Pavan Amara has founded the 'My Body Back Project', which has jointly established the new maternity clinic with the Barts Health NHS Trust in London.
The clinic will provide extra antenatal support with specially-trained midwives, psychologists and paediatricians.
If it proves successful, it could be rolled out across other UK hospitals as well.
"They don't have to say what happened, although they can if they want to. Whatever they feel is right for them. We will then book them an appointment and take it from there," Pavan Amara said.
Though the service will be integrated into a regular maternity ward at the Royal London Hospital, women will follow a different antenatal route from the moment they are referred.
As well as being offered extra, longer meetings with specially-trained staff, women will be able to have more of a say as to how their birthing rooms are laid out and legal advice over their medical checks.
The clinic will also provide antenatal classes and breastfeeding advice, which has been altered for women who have experienced sexual attacks, and offer specialist gynaecological examinations and mental health support after labour.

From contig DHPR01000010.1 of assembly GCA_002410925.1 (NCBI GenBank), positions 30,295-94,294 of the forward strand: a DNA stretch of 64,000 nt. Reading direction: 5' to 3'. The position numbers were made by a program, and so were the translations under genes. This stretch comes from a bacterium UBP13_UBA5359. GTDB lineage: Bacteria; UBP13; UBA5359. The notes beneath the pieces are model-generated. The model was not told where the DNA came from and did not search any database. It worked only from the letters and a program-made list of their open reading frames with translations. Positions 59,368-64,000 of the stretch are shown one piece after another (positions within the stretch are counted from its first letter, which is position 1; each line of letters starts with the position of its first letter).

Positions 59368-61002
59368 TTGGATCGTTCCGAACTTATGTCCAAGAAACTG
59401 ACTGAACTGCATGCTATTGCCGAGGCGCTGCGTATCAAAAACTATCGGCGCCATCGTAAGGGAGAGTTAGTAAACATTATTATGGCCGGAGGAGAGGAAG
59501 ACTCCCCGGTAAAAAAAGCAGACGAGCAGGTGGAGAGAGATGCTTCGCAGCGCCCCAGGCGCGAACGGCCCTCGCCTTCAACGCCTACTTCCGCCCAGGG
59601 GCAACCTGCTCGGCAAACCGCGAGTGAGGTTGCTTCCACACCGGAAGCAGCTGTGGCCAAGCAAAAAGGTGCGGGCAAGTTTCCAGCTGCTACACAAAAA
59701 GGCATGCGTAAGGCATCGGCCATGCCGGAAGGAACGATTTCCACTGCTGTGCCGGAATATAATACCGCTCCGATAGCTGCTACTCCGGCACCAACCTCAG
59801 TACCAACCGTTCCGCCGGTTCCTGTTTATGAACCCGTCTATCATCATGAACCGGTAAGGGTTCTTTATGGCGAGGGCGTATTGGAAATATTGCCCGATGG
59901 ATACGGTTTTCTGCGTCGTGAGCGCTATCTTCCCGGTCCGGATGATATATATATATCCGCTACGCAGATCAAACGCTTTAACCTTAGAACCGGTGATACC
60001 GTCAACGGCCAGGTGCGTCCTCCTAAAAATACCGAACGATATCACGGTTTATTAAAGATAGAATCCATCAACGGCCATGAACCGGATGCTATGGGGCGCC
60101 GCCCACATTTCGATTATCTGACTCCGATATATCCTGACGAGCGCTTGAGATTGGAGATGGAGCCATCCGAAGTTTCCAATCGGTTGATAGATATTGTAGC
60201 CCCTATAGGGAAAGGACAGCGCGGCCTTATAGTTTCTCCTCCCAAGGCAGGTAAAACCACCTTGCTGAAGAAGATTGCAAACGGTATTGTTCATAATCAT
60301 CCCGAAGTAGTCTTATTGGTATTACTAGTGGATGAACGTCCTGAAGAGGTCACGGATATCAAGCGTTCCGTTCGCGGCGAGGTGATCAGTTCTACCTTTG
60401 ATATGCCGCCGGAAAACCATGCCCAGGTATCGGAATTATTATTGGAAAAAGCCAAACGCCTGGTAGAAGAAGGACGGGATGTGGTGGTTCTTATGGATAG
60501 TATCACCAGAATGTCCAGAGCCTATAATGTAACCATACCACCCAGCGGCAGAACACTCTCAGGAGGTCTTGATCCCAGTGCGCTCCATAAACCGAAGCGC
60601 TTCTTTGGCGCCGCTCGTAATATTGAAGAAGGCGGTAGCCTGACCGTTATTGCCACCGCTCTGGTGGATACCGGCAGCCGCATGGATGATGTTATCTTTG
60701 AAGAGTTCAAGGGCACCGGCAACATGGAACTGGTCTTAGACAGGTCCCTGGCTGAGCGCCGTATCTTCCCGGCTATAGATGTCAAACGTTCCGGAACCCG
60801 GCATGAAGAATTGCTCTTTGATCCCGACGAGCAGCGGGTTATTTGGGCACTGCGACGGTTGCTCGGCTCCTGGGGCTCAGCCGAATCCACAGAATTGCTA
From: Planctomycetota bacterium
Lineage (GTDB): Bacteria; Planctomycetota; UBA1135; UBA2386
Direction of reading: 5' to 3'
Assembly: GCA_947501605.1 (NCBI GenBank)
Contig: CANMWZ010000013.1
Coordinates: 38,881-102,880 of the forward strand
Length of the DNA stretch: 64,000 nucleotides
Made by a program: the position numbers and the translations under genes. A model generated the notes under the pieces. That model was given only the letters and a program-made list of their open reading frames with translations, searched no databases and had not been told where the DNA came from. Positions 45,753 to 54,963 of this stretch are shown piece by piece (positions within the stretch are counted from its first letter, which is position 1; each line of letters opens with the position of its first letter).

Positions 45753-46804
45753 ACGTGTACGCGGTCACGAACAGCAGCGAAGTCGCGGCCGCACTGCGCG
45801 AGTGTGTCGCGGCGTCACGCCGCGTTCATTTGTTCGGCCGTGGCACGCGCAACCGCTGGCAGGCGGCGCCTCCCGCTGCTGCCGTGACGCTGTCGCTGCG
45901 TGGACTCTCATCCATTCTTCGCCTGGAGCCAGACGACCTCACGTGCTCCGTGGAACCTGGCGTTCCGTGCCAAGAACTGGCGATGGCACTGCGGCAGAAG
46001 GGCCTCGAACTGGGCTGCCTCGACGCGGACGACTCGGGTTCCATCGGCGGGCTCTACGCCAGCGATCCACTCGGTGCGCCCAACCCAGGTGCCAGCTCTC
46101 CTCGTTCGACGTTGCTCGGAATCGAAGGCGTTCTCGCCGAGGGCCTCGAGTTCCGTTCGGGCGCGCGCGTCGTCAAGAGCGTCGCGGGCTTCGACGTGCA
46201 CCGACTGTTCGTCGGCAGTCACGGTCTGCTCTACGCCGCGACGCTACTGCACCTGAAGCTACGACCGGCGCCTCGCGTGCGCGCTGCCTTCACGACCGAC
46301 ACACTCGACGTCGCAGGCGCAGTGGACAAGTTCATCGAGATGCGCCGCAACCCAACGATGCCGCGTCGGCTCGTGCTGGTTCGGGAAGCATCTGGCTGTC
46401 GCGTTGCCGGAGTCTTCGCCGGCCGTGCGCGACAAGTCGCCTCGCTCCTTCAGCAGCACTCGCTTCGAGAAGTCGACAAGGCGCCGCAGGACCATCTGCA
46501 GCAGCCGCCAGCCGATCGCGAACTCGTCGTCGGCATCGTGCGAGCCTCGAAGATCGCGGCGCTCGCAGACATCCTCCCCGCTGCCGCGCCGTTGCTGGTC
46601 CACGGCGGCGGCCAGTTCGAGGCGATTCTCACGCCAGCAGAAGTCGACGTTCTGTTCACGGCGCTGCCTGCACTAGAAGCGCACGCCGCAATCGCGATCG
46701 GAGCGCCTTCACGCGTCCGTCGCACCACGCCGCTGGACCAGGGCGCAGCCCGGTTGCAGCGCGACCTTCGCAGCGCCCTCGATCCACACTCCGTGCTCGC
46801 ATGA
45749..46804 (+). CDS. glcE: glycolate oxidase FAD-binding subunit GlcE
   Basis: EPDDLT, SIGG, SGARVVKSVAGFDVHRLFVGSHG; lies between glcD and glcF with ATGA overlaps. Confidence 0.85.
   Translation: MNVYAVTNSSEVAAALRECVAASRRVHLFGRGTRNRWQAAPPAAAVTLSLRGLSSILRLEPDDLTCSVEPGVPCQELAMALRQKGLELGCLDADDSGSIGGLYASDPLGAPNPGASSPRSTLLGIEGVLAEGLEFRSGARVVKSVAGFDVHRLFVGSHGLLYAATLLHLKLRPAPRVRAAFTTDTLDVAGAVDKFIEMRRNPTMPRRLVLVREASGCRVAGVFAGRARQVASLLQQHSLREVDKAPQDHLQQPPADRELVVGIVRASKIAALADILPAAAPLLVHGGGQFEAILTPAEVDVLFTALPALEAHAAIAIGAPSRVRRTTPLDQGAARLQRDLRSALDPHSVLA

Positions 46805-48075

"There might be some characteristics that come across during the birth and it's a shame because if we had known before we could have worked with them during the birth to help them have a positive pregnancy," Inderjeet Kaur, consultant midwife at the clinic, told BBC.
Women can also self-refer to the maternity clinic by emailing the team to make an appointment.
Pavan Amara's team has already received many international emails from women who cannot use the UK's National Health Service (NHS) but she also plans to offer women in other countries one-off appointments in the form of video calls.
She was raped as a teenager and has also set up a sexual health clinic at Royal London Hospital for survivors of sexual violence in August 2015.
With more than 800 women using the service since it was launched in 2015, talks are under way to open a similar unit in Glasgow, Scotland.
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